What do I need to start embroidering?

Embroidery can be an intimidating craft to get started with - there are hundreds of different types of stitches to learn for starters - but don't let this put you off giving it a go! Most crafters tend to lean towards cross stitch when starting out their stitching journey - but actually embroidery can be easier to get to grips with plus you don't need to count your stitches. Plus you can create some beautiful detailled designs with a larger variety of texture!


The first thing that you will need when starting out on your embroidery journey is an embroidery hoop - these come in wood, bamboo or plastic typically! They are an easy way to maintain tension accross your fabric whilst you are stitching. Even tension will ensure that your stitches look neat and equal in size - plus it can be easier to stitch using an embroidery hoop as your fabric won't fold in on itself. Most beginner kits tend to come with embroidery hoops nowadays (all of ours do!) An additional benefit of using an embroidery hoop is that once you have finished your piece of embroidery you can use the hoop to frame your work and hang it up directly on your wall!


The second key thing that you will need when getting started with embroidery is a design that you want to embroider. Now you can just draw something yourself using a dressmakers pen (that will disappear when washed) directly onto your fabric. Or you could trace out a design using a source of light with the design taped underneath your fabric (windows work well for this). Or if this all sounds a bit too fiddly for you then you could also try using a kit that comes with preprinted fabric - where you won't need to do anything because the design is already to go on your fabric, just pop it into your hoop and you are ready! You can buy kits with all sorts of patterns some are very intricate and others are much more simple so read carefully to find the right one for you. Ideally as a beginner embroiderer you will be seeking a kit that only uses 1-3 different types of stitches - otherwise it can all get a bit overwhelming. The third thing that you need is the right sort of fabric. Embroidery can be quite detailled so you tend to use a delicate needle when stitching. Ideally when you are starting out the best fabric to use is one that is easy to pull your delicate embroidery needle through without creating massive holes in your fabric. You need fabric that isn't too loosely woven (such as aida) and also not too thick such as denim! Any fabric can be embroidered on (even thick fabrics such as leather or PVC) but ideally for the nicest stitching experience I'd reccommend using cotton poplin to start with. It's easy to sketch an embroidery design on to - holds it's shape well and is forgiving if you make a mistake!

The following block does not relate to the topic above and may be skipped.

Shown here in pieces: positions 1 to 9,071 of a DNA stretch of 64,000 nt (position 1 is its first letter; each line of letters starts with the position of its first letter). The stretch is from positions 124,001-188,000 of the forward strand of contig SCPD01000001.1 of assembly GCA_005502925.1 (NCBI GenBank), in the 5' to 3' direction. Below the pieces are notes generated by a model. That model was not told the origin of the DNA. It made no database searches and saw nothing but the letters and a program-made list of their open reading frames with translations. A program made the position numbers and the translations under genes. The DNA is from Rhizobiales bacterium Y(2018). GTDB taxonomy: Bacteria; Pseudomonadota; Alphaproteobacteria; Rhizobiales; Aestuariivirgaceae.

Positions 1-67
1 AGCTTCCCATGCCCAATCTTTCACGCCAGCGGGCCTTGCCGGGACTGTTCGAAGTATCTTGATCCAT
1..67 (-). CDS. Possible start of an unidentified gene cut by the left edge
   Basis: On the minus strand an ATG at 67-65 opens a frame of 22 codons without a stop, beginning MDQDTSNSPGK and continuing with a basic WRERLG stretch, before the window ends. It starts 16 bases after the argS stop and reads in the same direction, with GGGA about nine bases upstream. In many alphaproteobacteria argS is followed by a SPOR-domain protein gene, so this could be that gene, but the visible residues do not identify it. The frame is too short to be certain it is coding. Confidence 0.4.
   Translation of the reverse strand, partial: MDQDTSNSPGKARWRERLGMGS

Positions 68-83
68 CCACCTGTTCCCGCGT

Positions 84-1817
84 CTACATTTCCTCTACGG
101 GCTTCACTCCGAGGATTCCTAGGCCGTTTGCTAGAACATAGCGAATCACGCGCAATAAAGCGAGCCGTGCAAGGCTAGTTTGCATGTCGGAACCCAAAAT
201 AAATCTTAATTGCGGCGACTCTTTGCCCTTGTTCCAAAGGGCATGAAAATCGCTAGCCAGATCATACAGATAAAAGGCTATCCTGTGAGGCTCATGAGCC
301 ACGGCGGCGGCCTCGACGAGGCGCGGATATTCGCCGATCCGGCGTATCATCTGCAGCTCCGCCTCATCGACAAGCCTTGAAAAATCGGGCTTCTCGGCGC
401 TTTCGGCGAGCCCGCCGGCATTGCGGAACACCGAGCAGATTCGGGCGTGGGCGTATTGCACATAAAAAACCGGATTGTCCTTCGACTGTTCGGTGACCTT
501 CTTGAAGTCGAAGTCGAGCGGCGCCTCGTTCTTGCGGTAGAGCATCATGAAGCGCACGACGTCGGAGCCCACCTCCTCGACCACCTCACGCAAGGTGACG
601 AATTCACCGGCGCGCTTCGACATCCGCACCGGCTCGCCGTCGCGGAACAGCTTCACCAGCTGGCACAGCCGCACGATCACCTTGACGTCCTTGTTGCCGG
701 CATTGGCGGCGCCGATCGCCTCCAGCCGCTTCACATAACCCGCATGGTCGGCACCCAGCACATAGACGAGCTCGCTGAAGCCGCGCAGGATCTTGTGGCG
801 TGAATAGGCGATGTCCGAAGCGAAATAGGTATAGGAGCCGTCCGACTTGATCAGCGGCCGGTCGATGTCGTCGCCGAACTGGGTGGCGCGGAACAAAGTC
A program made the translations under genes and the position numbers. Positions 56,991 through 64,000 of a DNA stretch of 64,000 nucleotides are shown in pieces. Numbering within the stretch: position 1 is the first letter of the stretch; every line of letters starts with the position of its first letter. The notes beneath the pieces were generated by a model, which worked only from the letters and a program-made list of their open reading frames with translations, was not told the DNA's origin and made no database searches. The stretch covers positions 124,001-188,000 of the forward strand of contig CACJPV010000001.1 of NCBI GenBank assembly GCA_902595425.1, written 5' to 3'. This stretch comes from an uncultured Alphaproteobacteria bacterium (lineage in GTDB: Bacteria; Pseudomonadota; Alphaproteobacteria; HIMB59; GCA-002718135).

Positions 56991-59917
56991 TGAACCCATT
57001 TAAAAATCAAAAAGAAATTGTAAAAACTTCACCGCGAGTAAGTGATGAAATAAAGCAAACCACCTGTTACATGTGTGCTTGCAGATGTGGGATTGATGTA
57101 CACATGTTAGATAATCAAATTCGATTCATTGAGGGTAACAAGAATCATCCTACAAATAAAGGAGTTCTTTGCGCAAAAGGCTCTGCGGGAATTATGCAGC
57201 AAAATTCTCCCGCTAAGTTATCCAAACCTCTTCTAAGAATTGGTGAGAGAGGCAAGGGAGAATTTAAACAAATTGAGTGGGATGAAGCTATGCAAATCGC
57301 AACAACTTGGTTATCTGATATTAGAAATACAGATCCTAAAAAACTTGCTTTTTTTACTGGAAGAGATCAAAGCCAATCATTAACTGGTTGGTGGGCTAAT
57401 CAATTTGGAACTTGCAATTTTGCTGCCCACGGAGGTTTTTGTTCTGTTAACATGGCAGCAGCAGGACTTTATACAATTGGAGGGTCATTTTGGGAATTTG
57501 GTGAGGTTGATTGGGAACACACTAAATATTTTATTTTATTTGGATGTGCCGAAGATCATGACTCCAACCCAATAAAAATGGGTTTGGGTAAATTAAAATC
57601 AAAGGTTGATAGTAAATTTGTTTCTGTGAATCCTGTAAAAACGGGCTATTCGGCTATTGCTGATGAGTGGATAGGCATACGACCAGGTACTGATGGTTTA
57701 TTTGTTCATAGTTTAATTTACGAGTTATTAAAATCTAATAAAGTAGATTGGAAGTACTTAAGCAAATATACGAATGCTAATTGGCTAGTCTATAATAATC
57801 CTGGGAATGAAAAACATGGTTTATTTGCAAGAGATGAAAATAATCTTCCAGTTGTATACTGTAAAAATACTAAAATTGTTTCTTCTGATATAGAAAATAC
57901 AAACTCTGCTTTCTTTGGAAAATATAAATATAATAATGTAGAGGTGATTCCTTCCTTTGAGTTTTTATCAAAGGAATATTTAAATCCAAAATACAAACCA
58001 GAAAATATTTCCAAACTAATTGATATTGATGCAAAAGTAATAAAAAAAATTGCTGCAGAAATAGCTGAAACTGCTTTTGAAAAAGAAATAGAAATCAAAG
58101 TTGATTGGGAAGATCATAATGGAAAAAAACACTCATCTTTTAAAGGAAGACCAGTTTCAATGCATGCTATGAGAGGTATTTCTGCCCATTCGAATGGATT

The last two things that you need for embroidery is a delicate sewing needle. The smaller the needle the neater your embroidery stitches will be - most embroidery kits will come with a small sharp needle! And you will also need embroidery floss - typically the best way to tell if you have embroidery floss is if the thread will separate into 6 individual strands (you need 2 strands to stitch). There are lots of different degrees of quality embroidery floss out there - the lower the quality of your thread the more plasticky it is likely to feel. Having a thread that is good quality can make all the difference when stitching because it will help your thread to glide through the fabric and in some cases for really good thread such as DMC thread it will make your embroidery stitches glisten in the light. All of our kits use DMC thread - which is the highest quality embroidery floss around and comes in hundreds of colour options! Finally a bonus extra that can be really helpful to have to hand when getting started with embroidery is a pair of sharp embroidery scissors! These aren't essential but they can be really useful for trimming tiny details or unpicking if you make a mistake! I hope this little list helps you to get started on your embroidery journey! Love Becci x

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